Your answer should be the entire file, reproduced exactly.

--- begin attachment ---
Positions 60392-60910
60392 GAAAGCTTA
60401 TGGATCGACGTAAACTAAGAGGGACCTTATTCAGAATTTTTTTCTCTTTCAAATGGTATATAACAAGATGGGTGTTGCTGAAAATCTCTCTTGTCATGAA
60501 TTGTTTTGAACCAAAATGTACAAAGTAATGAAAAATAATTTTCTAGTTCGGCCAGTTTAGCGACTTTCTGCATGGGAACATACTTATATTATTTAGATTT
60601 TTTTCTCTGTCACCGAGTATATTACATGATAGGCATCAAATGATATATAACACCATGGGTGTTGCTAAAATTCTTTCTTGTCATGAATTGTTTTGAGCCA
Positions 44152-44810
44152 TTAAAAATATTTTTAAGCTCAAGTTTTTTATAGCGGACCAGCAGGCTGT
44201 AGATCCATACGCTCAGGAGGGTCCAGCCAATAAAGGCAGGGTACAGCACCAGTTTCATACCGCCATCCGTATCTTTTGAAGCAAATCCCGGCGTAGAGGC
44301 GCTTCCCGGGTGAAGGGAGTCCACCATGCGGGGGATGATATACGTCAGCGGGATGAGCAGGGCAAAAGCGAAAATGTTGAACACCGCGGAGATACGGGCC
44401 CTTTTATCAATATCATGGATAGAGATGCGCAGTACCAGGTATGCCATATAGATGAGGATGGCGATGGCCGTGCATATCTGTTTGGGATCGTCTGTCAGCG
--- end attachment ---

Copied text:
Positions 60392-60910
60392 GAAAGCTTA
60401 TGGATCGACGTAAACTAAGAGGGACCTTATTCAGAATTTTTTTCTCTTTCAAATGGTATATAACAAGATGGGTGTTGCTGAAAATCTCTCTTGTCATGAA
60501 TTGTTTTGAACCAAAATGTACAAAGTAATGAAAAATAATTTTCTAGTTCGGCCAGTTTAGCGACTTTCTGCATGGGAACATACTTATATTATTTAGATTT
60601 TTTTCTCTGTCACCGAGTATATTACATGATAGGCATCAAATGATATATAACACCATGGGTGTTGCTAAAATTCTTTCTTGTCATGAATTGTTTTGAGCCA
Positions 44152-44810
44152 TTAAAAATATTTTTAAGCTCAAGTTTTTTATAGCGGACCAGCAGGCTGT
44201 AGATCCATACGCTCAGGAGGGTCCAGCCAATAAAGGCAGGGTACAGCACCAGTTTCATACCGCCATCCGTATCTTTTGAAGCAAATCCCGGCGTAGAGGC
44301 GCTTCCCGGGTGAAGGGAGTCCACCATGCGGGGGATGATATACGTCAGCGGGATGAGCAGGGCAAAAGCGAAAATGTTGAACACCGCGGAGATACGGGCC
44401 CTTTTATCAATATCATGGATAGAGATGCGCAGTACCAGGTATGCCATATAGATGAGGATGGCGATGGCCGTGCATATCTGTTTGGGATCGTCTGTCAGCG